The objective of the Tax and Customs Museum is to arouse more interest in the history of taxes and customs by collecting and conserving, administering, studying and presenting their material. The Tax & Customs Museum aims to acquaint a wide audience with the collection, be it for both scientific and educational, as well as recreational purposes.
The Tax and Customs Museum first opened its doors in 1937. The museum was then situated at the Boompjes in Rotterdam. The museum's collection is based on the private collection of prof. dr. Van der Poel (1888-1982). Van der Poel was a very well-known tax officer. Apart from managing director of the Zuid-Holland tax organisation, he was also a professor at the State Tax Academy and head of the Dutch Tax Museum Foundation. Even before the War professor Van der Poel had built up a varied and diverse collection. Unfortunately, that unique collection was destroyed during the German Invasion of Holland on May first, 1940.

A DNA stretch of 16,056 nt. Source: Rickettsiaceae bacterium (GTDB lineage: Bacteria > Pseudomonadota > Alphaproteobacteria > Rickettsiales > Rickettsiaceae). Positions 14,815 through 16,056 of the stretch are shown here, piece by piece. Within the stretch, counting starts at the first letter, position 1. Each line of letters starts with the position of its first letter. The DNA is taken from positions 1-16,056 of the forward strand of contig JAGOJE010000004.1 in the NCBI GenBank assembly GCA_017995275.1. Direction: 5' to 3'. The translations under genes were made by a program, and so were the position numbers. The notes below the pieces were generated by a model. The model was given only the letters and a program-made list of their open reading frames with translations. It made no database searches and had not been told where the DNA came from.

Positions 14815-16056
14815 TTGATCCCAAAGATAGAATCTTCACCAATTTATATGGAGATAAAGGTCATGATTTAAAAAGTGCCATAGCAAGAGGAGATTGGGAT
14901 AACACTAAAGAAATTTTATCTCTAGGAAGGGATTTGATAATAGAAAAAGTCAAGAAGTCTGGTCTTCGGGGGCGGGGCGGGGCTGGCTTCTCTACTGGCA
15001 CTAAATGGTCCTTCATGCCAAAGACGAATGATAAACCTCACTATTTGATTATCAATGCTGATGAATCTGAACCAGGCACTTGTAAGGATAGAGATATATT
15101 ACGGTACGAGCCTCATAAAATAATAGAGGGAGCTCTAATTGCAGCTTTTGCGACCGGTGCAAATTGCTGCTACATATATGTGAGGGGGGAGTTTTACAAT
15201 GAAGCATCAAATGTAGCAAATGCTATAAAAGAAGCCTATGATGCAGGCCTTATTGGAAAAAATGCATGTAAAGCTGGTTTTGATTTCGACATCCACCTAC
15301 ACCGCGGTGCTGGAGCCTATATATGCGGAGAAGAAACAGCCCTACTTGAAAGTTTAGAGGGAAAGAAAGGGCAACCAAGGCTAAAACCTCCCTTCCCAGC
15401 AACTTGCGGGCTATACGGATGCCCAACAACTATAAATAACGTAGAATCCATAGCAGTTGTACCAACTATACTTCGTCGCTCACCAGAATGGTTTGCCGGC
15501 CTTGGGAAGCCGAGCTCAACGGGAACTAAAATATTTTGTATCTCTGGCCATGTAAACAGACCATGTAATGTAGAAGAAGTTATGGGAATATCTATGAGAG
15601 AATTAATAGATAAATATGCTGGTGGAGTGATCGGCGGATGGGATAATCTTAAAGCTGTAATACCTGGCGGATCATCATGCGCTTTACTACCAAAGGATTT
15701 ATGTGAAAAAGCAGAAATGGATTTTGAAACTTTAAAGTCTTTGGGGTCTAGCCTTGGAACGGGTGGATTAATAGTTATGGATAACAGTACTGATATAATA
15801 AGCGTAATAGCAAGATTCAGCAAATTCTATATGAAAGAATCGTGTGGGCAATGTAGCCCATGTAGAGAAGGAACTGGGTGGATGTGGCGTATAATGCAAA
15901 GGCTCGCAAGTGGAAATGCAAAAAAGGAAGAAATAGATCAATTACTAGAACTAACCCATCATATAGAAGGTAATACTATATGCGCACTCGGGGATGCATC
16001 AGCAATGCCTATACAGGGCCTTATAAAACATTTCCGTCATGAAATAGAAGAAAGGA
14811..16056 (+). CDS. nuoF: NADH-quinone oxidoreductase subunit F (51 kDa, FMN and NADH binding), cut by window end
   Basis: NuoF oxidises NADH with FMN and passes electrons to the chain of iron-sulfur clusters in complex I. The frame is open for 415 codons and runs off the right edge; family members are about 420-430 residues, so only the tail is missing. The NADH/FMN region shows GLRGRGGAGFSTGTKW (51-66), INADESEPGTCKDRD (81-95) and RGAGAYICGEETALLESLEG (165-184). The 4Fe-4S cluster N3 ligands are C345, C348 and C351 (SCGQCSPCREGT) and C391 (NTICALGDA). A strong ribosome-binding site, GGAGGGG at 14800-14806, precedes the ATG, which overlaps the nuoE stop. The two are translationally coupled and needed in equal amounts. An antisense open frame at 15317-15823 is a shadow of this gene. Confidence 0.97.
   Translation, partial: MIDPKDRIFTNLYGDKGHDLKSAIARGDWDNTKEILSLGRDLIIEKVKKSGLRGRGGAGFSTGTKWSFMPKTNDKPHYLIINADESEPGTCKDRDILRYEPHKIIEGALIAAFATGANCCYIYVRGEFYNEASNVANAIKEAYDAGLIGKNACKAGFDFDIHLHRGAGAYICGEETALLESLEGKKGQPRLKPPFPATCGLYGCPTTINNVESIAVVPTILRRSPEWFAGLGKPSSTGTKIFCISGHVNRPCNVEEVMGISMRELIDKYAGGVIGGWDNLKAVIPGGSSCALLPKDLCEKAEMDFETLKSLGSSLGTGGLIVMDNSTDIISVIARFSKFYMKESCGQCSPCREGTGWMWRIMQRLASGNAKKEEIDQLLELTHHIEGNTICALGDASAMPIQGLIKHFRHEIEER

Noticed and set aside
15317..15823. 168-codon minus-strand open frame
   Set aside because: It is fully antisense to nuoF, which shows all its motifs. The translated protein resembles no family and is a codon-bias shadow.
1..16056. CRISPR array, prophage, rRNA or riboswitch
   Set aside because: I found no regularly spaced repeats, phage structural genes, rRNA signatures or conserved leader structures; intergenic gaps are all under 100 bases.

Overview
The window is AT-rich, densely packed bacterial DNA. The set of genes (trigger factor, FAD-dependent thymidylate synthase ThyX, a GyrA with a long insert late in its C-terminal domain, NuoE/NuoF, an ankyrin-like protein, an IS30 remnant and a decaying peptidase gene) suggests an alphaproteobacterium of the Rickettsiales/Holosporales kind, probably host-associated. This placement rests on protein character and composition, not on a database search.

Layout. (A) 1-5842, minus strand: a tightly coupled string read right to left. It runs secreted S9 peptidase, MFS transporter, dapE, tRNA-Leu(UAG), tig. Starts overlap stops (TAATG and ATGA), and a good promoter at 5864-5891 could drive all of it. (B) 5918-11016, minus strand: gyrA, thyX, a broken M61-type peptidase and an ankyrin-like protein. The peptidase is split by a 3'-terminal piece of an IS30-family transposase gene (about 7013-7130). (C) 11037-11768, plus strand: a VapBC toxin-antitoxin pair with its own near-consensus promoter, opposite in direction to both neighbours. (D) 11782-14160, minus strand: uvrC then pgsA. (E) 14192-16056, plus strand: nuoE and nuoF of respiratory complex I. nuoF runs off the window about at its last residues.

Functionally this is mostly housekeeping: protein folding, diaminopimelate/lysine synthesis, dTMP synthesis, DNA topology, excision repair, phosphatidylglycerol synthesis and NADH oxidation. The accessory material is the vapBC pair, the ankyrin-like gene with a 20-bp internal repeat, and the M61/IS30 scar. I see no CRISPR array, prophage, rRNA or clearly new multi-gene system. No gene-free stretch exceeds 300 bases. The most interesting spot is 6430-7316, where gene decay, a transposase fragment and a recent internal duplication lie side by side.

After the war, however, Van der Poel succeeded, with the help of others, in laying the foundations of a new special collection of objects that have a close connection to tax history. After the war, the Tax and Custioms Museum moved to a new adress: Parklaan 16, the former location of the State Tax Academy.